Montreal-area mosques host open house day
In the wake of the recent attack at the Islamic Cultural Centre in Quebec City, mosques in the greater Montreal area and across the province, opened their doors to the general public on Sunday.
Defence Minister Harjit S. Sajjan was in Quebec City where he visited the site of last month’s deadly shooting.
He met with members and leaders of the mosque and stressed the importance of giving a “protective bubble for children.”
Sajjan also wanted them to know that for every one negative comment they may hear, there are 10 people willing to defend them.
In Montreal, the community outreach initiative was coordinated by the Muslim Council of Montreal.
WATCH BELOW: Quebec City mosque shooting and the aftermath
Its president, Salam Elmenyawi, said the deadly shooting where six men perished on Jan. 29 is a wake-up call for the province and Canada.
Elmenyawi, said he would like the open door event to be an occasion for members of different cultural and religious groups to gather and discuss social harmony.
“I would like society to work together to bring an end to hate, division and racism,” he said.
Organizers also hope the day will serve to “debunk a few myths about Islam.”
Several exhibits were planned and volunteers were available to answer questions for those who dropped by.
Among participating mosques was the Khadijah Islamic Centre in Pointe-Saint-Charles which was vandalized last Thursday, the same day a funeral was held in Montreal for three victims of the Quebec City shooting.
Notre-Dame-de-Grâce resident François Michaud said he came to the Pointe-Saint-Charles mosque in the hopes of giving a better impression of French Canadian communities.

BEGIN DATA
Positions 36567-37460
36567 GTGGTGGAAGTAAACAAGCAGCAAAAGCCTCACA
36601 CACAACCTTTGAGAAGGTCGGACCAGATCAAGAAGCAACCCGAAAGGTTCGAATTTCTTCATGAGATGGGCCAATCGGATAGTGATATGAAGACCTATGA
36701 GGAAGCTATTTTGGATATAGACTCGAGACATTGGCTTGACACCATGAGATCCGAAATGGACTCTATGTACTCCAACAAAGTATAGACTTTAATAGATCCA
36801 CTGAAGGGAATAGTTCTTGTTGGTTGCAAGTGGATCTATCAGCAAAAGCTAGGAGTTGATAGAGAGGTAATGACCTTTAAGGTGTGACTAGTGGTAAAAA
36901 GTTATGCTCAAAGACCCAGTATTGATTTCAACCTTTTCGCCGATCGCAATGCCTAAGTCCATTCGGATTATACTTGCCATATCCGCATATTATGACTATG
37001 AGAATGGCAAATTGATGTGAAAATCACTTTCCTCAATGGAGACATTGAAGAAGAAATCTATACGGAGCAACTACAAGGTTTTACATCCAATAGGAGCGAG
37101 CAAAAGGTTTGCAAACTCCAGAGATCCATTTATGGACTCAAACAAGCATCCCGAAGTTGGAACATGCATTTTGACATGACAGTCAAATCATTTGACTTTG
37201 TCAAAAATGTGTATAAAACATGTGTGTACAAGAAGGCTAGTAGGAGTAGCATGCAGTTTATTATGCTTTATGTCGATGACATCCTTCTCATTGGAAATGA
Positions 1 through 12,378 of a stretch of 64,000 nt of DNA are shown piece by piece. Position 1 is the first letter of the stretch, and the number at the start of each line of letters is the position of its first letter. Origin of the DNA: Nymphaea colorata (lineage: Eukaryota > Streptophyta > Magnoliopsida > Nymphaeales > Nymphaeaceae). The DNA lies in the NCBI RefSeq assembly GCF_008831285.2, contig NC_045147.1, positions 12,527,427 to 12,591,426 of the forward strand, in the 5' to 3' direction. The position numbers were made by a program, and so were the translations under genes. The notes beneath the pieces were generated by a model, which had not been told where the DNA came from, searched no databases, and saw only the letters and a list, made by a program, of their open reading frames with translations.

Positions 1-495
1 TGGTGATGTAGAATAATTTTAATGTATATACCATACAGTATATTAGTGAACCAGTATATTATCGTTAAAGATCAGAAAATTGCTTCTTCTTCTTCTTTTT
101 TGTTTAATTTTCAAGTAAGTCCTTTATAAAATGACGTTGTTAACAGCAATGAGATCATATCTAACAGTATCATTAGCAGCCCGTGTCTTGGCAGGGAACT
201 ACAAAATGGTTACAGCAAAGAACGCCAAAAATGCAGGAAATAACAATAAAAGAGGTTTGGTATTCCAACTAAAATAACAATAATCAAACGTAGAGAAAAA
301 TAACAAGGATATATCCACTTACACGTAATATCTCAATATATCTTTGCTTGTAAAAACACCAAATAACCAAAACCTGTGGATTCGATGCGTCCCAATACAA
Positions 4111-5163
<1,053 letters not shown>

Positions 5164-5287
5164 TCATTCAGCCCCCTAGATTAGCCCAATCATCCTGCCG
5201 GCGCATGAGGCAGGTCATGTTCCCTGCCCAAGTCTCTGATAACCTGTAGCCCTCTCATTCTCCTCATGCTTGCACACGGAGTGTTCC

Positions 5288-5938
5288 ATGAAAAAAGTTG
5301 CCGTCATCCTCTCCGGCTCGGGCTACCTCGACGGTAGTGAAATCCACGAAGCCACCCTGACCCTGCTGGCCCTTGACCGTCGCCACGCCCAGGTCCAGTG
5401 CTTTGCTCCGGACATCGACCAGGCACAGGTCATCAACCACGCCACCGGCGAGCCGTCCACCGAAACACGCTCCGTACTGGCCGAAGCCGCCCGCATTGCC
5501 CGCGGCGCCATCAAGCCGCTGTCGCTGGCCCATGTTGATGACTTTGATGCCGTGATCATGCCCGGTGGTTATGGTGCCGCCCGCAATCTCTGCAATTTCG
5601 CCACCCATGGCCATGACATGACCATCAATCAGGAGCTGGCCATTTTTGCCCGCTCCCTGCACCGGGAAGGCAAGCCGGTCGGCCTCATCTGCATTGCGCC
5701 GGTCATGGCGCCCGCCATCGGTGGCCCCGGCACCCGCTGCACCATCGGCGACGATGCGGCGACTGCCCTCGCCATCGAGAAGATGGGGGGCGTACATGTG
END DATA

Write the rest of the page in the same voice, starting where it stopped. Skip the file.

“We don’t want the man from Quebec City who killed the people in the mosque to be thought of as who we are,” Michaud said.
The open door may have served as an opportunity for non-Muslims to see what a mosque is like, but it was also a chance for members of the Muslim community, such as Fazle Ashek Ahmad, the treasurer of the Khadijah Mosque, to better know their neighbours.
“I have been here in Canada for 27 years, I never visited a Synagogue or Church,” Ahmad said. “There is a communication gap.”
It’s a sentiment shared by professor Mohammad Abdul Rabb, who said the open door event is “just a drop in the bucket.”
Rabb believes much more needs to be done in order to truly build long lasting inter-faith dialogue.
“People of goodwill must come forward to do this,” Rabb said. “We have no choice we must live in peace and harmony.”
Co-founder of the Canadian Muslim Alliance, Musabbir Alam, an organization dedicated to second generation Canadian Muslim scholars, is optimistic that dialogue will continue once the memory of the shooting in Quebec City begins to fade.
“It makes me feel really happy to see the turn out and the response from the community because this is about the community,” Alam said. “At the end of the day, we are all here together as Canadians, as Quebecois, as Montrealers.”
For skeptics of Sunday’s community outreach, Alam reminds them that:
“We share common value as Canadians,” Alam said. “As a Muslim, I share this common value with my Jewish cousins and Christian cousins.”
— With files from the Canadian Press
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